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A Brief Descripton of the Quality Project

Program / Project Name: McMaster University Quality in Family Practice Project

Brief Description:

  • The Quality Project was initiated in 2000 by McMaster University, Department of Family Medicine when Dr. Ronald MacVicar from Inverness, Scotland spent a year with us and together with our local faculty developed a Hamilton tool based on the Scottish Quality Practice Awards (QPA) assessment tool. 

  • 2003-2005 we were funded with the OCFP, by the PHCTF, for Phase I to undertake an international and national environmental scan and literature review, 13 focus groups and formal site visits to England and Scotland to recommend a voluntary interdisciplinary assessment program; develop and train Quality assessors; and develop a Quality Tool.

  • 2005-2006 we were funded for Phase 2 to test the Quality program and tool in three family practices – a rural large practice in Mount Forest, an urban large practice in Kitchener Waterloo and an urban solo practice in Hamilton. We developed the Quality video for explaining the program.

  • The results were very positive and the MOHLTC continued to invest in the development of the program by funding further field testing of the program and tool in Phase 3, in 2007-2008, in 7 Family Health Teams (FHT's).

  • 2007 we visited New Zealand and Australia to explore their accreditation programs and presented our video at Wonca, Singapore.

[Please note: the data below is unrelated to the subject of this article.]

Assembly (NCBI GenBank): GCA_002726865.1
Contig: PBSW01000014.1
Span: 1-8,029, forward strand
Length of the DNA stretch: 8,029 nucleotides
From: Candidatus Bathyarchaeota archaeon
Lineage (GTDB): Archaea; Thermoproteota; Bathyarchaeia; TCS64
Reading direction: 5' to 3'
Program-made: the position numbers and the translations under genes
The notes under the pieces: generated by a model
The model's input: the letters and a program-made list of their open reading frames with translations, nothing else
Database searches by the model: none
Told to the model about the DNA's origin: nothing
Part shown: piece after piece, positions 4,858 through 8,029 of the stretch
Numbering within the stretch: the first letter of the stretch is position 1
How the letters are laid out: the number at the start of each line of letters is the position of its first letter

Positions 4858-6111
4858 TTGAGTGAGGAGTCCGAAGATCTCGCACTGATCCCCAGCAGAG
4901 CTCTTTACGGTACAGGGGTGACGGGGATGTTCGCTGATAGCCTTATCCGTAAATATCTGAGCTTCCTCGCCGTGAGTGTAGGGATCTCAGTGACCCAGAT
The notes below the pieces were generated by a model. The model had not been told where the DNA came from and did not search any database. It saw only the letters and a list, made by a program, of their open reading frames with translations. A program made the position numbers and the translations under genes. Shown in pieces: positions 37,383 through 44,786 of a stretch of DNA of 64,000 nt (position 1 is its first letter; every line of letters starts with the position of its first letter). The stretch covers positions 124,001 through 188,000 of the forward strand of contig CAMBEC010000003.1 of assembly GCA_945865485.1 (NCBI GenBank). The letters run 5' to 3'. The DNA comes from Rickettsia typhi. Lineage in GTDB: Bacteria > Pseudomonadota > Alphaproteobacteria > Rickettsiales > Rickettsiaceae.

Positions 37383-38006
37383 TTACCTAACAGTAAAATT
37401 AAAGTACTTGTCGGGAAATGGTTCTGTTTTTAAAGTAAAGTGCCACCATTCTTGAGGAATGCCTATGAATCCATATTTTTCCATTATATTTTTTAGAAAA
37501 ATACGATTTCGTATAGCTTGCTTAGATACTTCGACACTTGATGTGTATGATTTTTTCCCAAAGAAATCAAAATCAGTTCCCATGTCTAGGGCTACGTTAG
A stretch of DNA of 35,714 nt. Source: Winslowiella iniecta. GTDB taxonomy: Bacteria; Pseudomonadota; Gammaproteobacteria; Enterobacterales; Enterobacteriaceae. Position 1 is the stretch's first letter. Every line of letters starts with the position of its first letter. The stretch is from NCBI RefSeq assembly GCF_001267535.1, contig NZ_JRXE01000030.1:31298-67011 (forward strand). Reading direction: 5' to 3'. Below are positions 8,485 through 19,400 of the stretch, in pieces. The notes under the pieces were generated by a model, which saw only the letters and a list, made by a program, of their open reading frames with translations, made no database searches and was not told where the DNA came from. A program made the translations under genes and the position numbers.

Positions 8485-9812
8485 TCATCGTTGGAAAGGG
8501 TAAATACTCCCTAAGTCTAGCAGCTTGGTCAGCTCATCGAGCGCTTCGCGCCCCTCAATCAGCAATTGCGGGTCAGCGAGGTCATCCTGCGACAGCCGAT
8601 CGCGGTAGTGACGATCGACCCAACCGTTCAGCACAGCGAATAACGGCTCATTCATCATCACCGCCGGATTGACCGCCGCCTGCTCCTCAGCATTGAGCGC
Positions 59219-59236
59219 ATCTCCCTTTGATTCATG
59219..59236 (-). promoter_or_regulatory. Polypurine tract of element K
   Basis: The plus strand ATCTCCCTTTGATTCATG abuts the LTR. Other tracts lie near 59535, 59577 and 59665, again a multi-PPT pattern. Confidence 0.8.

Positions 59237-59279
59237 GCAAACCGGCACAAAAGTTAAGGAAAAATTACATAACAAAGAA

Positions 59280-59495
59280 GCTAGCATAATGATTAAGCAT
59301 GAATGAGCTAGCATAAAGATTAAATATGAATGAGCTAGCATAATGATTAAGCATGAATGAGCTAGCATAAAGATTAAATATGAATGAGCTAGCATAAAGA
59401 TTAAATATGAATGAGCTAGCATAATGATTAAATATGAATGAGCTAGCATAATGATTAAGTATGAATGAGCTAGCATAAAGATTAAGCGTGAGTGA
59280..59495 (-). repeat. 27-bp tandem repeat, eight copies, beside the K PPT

• In 2008-2009 the MOH LTC funded a modified Delphi process to refine the Quality tool

  • In 2008-2009 the OCFP and McMaster adapt some of the existing outreach presentations/training workshops materials, develop additional training resources on the Quality Assessment Tool and develop them into an Internet-based e-learning program.

  • 2009 we host the CQIO (Celebrating Quality Internationally and in Ontario) and purposely partner with other quality organizations and stakeholders to develop a longer term vision.

Time frame:  Ongoing since 2000.

Numbers / Locations of Primary Care practices or practitioners involved: Marathon, Barrie, Mount Forest, New Vision (Kitchener), Rosedale (Hamilton), Stratford, West End (Ottawa), Solo practitioner (Hamilton)

Highlights:

  • Phase 2 pilot-tested 80 indictors and 335 criteria in three family practices.  Overall, standards were met for 83% of the legal criteria completed, 74% of the essential criteria completed and 64% of the desirable criteria completed.

  • Phase 2 commendable practice changes and improvements included: team behavior and morale; regular practice meetings; Human Resource policies; implementation of Bill 31 and other legal requirements; physical facility improvements; waiting room changes; patient surveys; patient information and handouts; patient access to telephone and appointments; practice audits; infection control; medication management and record keeping.  

  • The seven Phase 3 practices all completed the required chart audits of clinical outcomes and the system audit.  A chart audit training program was developed. Practices also conducted patient satisfaction assessments and staff quality of work life assessments. Chart audit, system audit, patient satisfaction, and staff quality of work life data across practices were summarized and provided back to practices in the form of comparative, anonymous practice profiles reports.

Challenges:

Engage the support and buy-in from the Government, professional organizations, other quality stakeholders and providers towards the collective goal: a province wide Quality assessment program implemented throughout Ontario.